The watch capability removes the need to reload your test harness after every change is made.
The SetFocus function gets data entered faster by having the app position the cursor in the input field where we should begin. When you go to validate, the app will take you directly to the offending entry, even if it scrolled off screen.
Inline navigate to all of our modern model-driven designers
To reduce the amount of clutter within your browser while building apps, Microsoft have introduced an option to open the modern view and form designers inline. To get back, you can simply press the back button in the designer.
Data source experience & Common Data Service views
New data source experience and Common Data Service views that allow adding data sources into the app, or creating new connections without inserting a control have been updated.
Also updated is enabling a Common Data Service entity view that can be selected in the property pane and the Items property. The property pane will update the Items property to add the Filter function taking the the view name as the filter.
Now in public preview, this feature enables canvas apps to be shared with guests of your organization! This enables teams of individuals made up of different organizations participating in a common business process to access the same app.
Work-in-progress diagrams and slides in PowerPoint
You can now transform standard shapes in PowerPoint, Word, and Excel into rough outlines that look handdrawn and convey a sense of in-progress work. Sketched Shapes is perfect for building wireframes, drafting designs, or adding an artistic touch.
You can now get a link to an individual slide from PowerPoint and share it with recipients. This will help others land on the most relevant information without having to find what you were trying to show them through a stack of presentation slides
Recently announced, a new Yammer mobile experience to iOS and Android devices. Some highlights include a modernized feed experience that reduces visual clutter and delivers improved readability, live events, and townhalls that you can view on the go; Seen Counts to let you know how many people have viewed your messages; and group search to cut down on search time and find the information you need.
I’ve been suitably inspired by Andrew Warland’s fantastic two-part series documenting his approach and migration to SharePoint Online, so much so that I thought it would be a fun series to write about my own experiences.
It is’nt my intention to necessarily document Microsoft best practice in this series, rather just to explore some of the challenges, sucesses and experiences I notice along the way.
The current situation
My organisation has recently made the decision to move to to the cloud, with O365 being the naturally preferred destination. SharePoint has been well embedded, and heavily used within the business for several years, with on-premises SharePoint 2010 currently in production.
Finally, in terms of the SharePoint architecture and data volume, there are only three web applications to merge together as part of the migration effort. However, there are several site collections within our main intranet web app, plus many sub-sites nested within them, meaning the huge database sizes behind these site collections could prove difficult come migration time.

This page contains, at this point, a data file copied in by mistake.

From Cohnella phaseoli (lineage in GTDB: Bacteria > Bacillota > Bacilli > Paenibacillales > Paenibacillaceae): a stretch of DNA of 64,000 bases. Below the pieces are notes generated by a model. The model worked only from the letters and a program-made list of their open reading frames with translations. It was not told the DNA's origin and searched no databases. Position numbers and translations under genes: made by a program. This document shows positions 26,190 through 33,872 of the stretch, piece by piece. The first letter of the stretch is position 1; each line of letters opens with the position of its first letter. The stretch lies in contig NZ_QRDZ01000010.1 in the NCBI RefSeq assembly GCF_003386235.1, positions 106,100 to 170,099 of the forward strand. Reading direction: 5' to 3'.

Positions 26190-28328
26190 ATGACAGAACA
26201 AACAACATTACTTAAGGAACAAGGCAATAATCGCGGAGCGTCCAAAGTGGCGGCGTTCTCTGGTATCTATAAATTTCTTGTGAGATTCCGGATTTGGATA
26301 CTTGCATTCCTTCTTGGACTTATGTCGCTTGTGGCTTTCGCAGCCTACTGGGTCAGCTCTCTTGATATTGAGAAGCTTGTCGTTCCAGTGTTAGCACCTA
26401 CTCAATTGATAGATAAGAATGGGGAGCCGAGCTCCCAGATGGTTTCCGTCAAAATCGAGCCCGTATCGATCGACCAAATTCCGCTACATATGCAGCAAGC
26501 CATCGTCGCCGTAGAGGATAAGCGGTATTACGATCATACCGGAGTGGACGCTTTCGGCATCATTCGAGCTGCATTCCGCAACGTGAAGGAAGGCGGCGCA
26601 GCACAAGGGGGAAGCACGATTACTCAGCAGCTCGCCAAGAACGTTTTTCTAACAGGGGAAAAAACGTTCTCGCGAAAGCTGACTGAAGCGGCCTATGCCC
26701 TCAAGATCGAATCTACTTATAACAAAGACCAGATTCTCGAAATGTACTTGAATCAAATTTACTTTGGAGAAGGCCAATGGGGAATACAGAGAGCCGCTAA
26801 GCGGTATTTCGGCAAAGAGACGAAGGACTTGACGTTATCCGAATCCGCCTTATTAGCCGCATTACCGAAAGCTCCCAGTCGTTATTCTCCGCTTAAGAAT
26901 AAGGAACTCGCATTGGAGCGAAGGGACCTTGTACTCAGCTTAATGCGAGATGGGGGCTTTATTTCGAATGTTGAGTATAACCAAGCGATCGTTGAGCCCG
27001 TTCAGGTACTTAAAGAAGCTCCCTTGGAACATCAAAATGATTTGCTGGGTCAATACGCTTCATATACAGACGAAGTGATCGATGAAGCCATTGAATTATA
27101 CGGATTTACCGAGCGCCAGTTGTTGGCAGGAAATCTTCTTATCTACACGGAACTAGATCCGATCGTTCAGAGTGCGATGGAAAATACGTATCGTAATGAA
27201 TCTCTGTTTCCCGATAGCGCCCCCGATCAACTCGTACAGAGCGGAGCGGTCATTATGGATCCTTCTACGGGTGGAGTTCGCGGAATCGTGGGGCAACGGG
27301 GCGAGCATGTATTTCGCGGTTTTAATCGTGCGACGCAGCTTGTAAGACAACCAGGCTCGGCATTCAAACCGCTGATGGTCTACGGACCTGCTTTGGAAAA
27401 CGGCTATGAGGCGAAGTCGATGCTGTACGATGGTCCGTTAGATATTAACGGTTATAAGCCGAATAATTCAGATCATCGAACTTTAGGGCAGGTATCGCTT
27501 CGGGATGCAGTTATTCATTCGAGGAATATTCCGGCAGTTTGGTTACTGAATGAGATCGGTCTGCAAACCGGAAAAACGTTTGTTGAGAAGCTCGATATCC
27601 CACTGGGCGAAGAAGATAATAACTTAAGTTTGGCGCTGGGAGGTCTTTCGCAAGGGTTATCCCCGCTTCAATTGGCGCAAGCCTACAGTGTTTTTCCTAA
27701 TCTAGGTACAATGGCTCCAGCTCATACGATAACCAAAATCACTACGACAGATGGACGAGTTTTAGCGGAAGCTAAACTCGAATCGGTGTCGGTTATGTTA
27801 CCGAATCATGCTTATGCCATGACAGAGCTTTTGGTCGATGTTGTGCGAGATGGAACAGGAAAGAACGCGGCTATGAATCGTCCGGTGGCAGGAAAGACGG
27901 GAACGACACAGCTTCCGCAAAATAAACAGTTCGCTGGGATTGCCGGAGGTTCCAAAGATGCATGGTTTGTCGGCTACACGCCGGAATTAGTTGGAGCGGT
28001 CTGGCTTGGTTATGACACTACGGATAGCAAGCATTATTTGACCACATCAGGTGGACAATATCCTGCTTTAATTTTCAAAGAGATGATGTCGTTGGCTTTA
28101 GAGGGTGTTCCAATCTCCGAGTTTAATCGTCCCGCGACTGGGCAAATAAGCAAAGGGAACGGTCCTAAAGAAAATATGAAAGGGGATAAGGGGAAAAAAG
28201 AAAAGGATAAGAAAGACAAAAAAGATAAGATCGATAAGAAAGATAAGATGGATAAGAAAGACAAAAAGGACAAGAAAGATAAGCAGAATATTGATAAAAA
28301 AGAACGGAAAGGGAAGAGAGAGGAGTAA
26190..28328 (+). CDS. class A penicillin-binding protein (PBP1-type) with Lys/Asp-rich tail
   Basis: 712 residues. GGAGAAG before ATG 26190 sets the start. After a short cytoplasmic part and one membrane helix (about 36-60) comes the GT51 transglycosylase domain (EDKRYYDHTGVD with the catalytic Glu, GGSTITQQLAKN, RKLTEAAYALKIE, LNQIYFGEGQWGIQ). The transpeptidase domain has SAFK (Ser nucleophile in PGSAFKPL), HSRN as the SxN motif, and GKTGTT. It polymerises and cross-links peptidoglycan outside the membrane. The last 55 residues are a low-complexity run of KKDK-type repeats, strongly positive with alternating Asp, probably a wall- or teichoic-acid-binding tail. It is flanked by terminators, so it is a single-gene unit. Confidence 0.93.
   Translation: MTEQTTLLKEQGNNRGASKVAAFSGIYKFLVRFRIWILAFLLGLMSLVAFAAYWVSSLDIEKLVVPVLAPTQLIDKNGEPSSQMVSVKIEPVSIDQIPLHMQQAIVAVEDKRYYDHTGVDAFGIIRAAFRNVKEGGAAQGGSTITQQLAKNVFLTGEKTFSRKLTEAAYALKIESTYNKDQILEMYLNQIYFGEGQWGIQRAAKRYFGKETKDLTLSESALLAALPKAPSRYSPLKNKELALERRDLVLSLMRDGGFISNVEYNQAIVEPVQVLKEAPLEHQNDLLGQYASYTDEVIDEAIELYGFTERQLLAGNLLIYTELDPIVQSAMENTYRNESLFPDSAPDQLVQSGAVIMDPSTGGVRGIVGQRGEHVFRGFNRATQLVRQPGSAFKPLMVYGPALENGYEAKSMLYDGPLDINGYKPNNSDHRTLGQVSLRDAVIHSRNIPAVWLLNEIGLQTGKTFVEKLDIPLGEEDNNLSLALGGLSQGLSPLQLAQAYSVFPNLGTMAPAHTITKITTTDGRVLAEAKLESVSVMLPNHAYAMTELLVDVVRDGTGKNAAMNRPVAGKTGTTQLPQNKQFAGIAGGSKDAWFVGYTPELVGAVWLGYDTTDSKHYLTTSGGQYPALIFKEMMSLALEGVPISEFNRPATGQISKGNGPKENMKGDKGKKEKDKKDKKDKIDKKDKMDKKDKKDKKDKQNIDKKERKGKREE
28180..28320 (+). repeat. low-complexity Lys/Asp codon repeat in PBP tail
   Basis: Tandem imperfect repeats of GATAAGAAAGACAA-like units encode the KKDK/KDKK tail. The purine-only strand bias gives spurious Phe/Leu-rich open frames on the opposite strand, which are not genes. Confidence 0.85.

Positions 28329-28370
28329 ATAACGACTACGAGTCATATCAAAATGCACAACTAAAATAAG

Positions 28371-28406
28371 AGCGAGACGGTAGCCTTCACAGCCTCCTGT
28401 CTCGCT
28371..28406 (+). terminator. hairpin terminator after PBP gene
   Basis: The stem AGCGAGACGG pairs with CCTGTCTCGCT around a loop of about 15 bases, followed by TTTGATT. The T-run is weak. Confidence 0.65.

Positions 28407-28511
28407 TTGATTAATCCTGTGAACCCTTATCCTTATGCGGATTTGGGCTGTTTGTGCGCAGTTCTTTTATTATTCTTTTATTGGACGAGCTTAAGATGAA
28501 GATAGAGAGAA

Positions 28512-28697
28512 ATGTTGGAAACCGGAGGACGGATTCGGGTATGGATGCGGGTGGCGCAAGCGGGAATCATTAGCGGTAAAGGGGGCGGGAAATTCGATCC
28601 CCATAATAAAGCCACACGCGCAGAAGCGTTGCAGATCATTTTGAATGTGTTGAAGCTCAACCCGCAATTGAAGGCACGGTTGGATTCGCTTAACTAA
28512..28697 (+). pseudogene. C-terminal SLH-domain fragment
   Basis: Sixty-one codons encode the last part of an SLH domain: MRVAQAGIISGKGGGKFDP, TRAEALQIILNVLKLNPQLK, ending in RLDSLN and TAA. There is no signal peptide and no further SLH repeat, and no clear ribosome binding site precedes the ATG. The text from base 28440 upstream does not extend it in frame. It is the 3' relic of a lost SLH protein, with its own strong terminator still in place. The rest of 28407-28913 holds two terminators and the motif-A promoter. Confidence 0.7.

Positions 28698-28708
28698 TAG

A note on the new, flat structure
Our current environment has a well established top-down structure in place that is generally consitent across the environment.
Having already made the investment in ShareGate, this will be the tool of choice for the migration. In the version 11.0 release of ShareGate, a new restructure option now allows you to promote sub-sites to top-level sites post inital migration from the source SharePoint environment.
Considerations for a successful migration plan
One of the biggest issues to be resolved before we can start any sort of migration activity, is the fact that we have several content databases well over the 200GB recommended general use size limit.
Microsoft best practice suggests that any environment that has site collections, sites, content databases, libraries or lists that exceed the software boundaries and limits should be remediated prior to any migration activity. In this case, the main idea is to split each content database that exceeds 200GB into seperate content db’s, and where neccessary, move or promote sub-sites to site collections and attach new db’s.
Armed with the knowledge of the recent restrcuture functionality coming to ShareGate, plus my own personal feeling that any remediation activities to our current environment may in of itself carry adverse risk to the estate we proposed a different approach.
With all the reporting capabilities at our disposal via ShareGate, I was able to get a firm grasp of what resides within each site collection in our environment, in terms of:
The size of each sub-site underneath the top-level
Number/ size of libraries and lists
Number of items in each of the above
Any workflows running in any of the above
From this I ran a trial migration of a sub-site from SharePoint 2010 to a newly created team site in SharePoint Online.
Before I kicked off the migration, I ran the source analysis tool within the Migration > Plan section of ShareGate. I noted the following obersavations:
The source analysis within “migration” in the ShareGate tool, although listed as only being able to analyze up to SharePoint 2013, does in-fact work for 2010
The source analysis cannot run at the sub-site level, meaning that you need to run it at the site collection level then just filter down to the sub-site in question through the report itself